Apparently though there is an OS limit on volume size of 2 terabytes. Can you partition a RAID array into multiple volumes?
 

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Discussion Starter · #5 ·
Mr.Poindexter, I explained we'd be using these DVD and music files and he said the drives are very well suited to media. Again, I really don't understand how or why but hopefully he'll be here soon to tell us.
 

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Hi jb33,

I enjoyed chatting with you on the phone today. Yes the ProtoDrive is real and will be widely available soon. At this point we are undertaking a pilot production run of 16,000 drives which are almost sold out. Deliveries will begin March 1, with all 16,000 being delivered within 90 days.
 

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Hi folks. I have to run to a meeting and haven't the time to figure out this bulletin board just yet. I'll return later to answer questions and concerns about the ProtoDrive. As I'll explain in upcoming posts, the ProtoDrive is not magic. Today's 100-GB drive could physically store an easy 100 Terabytes but cost is the limiting factor. The ProtoDrive's only real claim to fame is that it is fairly cost effective so that it permits capacities up to 2 TB at price levels that are consistent with today's market.
 

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Discussion Starter · #9 ·
Kyle, thanks for joining us here. looking forward to your subsequent posts.


Anythign you can add to help us wrap our heads around this - or me and my head...


thanks again,

jb
 

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Discussion Starter · #10 ·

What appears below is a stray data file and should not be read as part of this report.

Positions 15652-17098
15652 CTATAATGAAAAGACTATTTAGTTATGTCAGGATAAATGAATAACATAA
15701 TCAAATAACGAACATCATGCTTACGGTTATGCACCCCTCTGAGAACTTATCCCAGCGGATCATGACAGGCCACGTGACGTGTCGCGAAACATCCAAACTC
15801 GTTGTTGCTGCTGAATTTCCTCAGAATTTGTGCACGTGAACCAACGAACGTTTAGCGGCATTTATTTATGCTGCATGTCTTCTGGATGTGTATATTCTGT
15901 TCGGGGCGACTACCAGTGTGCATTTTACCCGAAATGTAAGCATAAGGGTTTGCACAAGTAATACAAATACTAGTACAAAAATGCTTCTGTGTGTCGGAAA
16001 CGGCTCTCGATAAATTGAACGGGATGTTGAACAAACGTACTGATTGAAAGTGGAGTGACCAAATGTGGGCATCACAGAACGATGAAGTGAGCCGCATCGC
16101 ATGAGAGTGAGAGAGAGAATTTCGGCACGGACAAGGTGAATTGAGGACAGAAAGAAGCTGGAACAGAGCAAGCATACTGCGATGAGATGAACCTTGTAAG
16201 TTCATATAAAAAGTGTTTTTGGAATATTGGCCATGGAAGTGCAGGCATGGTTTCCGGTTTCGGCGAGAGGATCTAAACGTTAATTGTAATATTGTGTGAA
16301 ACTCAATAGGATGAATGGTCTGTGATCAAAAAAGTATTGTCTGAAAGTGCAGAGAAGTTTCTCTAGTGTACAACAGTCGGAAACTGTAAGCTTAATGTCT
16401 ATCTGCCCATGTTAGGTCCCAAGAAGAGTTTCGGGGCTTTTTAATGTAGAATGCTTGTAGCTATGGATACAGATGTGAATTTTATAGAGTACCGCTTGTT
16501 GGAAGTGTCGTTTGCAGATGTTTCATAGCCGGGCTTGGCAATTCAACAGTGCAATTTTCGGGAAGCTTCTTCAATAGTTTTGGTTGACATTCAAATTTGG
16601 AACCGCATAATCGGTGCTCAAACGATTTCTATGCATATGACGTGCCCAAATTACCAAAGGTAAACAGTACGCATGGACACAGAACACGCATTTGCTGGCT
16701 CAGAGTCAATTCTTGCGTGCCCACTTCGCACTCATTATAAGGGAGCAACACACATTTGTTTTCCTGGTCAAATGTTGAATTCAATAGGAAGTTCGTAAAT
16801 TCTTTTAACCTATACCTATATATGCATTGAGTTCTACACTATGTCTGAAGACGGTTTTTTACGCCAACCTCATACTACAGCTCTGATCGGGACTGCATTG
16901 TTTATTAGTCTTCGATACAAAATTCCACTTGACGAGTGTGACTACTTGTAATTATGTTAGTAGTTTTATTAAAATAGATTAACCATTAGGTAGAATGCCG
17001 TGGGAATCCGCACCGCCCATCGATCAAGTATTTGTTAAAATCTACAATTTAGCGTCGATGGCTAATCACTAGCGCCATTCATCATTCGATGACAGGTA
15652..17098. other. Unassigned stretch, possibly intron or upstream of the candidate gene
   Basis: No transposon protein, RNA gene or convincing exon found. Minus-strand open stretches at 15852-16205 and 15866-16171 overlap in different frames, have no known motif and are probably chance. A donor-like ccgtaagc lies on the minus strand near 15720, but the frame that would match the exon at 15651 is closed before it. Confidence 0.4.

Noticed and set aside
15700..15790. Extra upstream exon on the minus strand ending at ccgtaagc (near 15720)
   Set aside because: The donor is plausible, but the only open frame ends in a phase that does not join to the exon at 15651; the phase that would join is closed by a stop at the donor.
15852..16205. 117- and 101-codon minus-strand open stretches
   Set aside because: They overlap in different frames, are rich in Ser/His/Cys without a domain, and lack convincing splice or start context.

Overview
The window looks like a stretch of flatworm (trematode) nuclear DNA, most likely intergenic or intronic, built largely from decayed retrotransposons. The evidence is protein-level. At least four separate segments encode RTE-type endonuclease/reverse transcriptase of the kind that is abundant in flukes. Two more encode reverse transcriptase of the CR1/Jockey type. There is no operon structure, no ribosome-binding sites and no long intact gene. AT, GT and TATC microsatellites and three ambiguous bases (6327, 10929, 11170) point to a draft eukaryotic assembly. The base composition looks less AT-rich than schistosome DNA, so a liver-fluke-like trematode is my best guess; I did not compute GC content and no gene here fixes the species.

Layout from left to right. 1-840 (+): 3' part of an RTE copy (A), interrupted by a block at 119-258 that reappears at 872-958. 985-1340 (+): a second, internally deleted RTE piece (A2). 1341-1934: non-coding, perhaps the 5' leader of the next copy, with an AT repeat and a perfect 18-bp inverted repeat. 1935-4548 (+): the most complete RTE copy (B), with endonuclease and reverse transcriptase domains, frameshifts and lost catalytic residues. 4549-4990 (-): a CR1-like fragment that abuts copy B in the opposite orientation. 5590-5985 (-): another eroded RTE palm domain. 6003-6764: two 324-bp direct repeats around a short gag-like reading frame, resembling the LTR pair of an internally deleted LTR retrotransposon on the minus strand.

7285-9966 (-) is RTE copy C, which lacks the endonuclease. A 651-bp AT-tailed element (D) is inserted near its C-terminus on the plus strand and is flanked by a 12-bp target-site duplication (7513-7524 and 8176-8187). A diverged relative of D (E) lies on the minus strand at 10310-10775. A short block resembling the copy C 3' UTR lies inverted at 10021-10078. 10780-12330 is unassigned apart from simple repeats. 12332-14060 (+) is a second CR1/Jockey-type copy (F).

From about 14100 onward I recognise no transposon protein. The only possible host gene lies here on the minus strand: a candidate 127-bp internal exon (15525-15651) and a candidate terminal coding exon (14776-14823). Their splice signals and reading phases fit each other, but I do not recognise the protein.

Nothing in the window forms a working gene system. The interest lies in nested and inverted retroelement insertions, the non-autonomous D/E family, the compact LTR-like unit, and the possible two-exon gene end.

Quote:
Originally posted by PSIKyle
Today's 100-GB drive could physically store an easy 100 Terabytes but cost is the limiting factor.
Does anyone know anyone (a third party) who could confirm this? Hardware guys?


jb
 

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Seems very odd. The only thing that would make sense would to have heads deactivated to start with and activate them in firmware with the "upgrade". Nothing physical can be done, obviously, and I doubt it rewrites the zone tables as this would not be an on the fly or intelligent thing to do in an end users system.


As a side note, zone tables are very optimized on hard disk drives. And the number of spares is generally less than 10% of the user data area on a drive. So utilizing this would not gain this type of increase, and also be rather stupid if you want any type of reliability out of the drive.


The areal density on these drives must be astronomic, or else we're talking about 6 platter drives (and even then you're looking at 300GBytes a disc, which is a rather ridiculous number). The other idea is to have a specialized ASIC on the drive to do real-time compression, but this is unreliable so you would have issues with the stated capacity.
 

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Saw Kyle's reply about current drives after posting my reply. I'm sure R/W engineers or media engineers would love to hear about his solution. Also consider this drive is using GMR heads, which are now old technology. Another thought would be perpendicular recording, but this is obviously not the case here.
 

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Discussion Starter · #13 ·
Quote:
Originally posted by spearce
Due to the difficulty to build high quality platters that are 100% error free, most drives ship from the factory with bad blocks already present, and have already "moved" those blocks to the reserved section. So you don't even have the full reserve section available on a brand new drive.
Is this why my new 160GB drive formats to 149GB?

jb
 

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Discussion Starter · #15 ·
Quote:
Originally posted by BigBreaker
Sounds like snake-oil to me.
That would tend to be my response but I couldn't help believing Kyle while I spoke to him. Could be I wanted to believe him but lets see what he has to say.